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Silicon Sensors with Pyramidal Structures for Neutron Imaging


Neutron detection is a valuable tool in nuclear science research, homeland security, quality assurance in nuclear plants and other medical applications. There has recently been increasing interests in developing new approaches for neutron detectors in order to improve spatial resolution, detection efficiency and better integration with readout electronics. Semiconductor detectors can provide spatial resolution on a micrometre scale and are fully compatible with readout electronics. Neutrons are, however, non-ionising and cannot be detected directly by most semiconductor materials. A neutron converter material is therefore required to convert the incoming neutron particles into secondary particles that are detectable by semiconductor detectors and is deposited on the semiconductor detector's surface. Neutron detection efficiency is often rather low with such compositions due to the trapping of secondary particles in the neutron material layer and not reaching the detector's sensitive volume. By increasing the surface area of the window side of the detector, the total volume of convertor can be increased while keeping the thickness of the converter low. The neutron conversion efficiency should consequently improve due to an increased number of neutron captures and still allowing a good probability for the secondary particles to reach the sensitive volume. In this work, the surface area is increased by etching the window side of the silicon sensors using tetramethylammonium hydroxide (TMAH). The wet etchant etches along the <111> orientation of the silicon crystal plane and 3-dimensional pyramidal shapes are formed on the wafer surface (Fig.1). Silicon P-I-N diodes with such pyramids have been successfully fabricated. In addition, TiB2 a converter material that is compatible with silicon processing was successfully deposited on these pyramidal structures using Physical Vapour Deposition (PVD), and has previously been demonstrated on planar devices[1]. Electrical measurements on these sensor and the detectors' performances were studied using alpha particles and thermal neutrons.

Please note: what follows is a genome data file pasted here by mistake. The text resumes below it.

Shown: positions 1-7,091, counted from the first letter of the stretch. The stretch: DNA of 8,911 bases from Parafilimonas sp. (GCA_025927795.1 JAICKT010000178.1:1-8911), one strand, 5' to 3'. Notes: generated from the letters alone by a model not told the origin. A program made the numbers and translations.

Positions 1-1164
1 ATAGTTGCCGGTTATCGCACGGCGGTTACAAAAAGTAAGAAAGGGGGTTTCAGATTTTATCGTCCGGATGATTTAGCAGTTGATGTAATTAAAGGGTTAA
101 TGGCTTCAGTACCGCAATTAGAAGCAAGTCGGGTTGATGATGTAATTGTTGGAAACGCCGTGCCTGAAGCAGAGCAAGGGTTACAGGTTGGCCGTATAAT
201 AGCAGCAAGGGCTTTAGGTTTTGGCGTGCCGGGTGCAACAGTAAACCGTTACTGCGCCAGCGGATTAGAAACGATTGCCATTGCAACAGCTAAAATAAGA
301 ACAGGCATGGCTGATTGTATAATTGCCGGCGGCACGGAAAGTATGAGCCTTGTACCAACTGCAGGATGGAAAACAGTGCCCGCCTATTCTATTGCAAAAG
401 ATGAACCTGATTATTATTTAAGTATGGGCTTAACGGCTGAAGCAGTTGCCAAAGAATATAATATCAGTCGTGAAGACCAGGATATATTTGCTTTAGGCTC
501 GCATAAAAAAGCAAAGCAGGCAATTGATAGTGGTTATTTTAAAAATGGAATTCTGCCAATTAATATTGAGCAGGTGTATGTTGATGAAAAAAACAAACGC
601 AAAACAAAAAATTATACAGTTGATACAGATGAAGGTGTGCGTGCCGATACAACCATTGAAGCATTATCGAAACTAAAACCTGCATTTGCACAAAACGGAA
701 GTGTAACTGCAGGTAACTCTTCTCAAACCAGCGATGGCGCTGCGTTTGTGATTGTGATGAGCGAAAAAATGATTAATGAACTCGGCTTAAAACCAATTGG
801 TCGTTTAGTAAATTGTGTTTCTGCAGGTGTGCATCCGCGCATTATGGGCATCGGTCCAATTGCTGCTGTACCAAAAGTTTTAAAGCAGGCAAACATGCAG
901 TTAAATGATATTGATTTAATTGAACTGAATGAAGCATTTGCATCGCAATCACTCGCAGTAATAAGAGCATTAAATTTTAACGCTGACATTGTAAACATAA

Academic lecture




  • Angela Kok
  • Z. Kohout
  • Zdenek Vykydal
  • Thor-Erik Hansen
  • S. Pospisil
  • T Slavicek
  • S. E. Petersson
  • Goran Thungstrom


  • SINTEF Digital / Microsystems and Nanotechnology
  • Unknown

Presented at

International Conference on Radiation Imaging Detectors




23.06.2013 - 27.06.2013


Soleil Synchrotron



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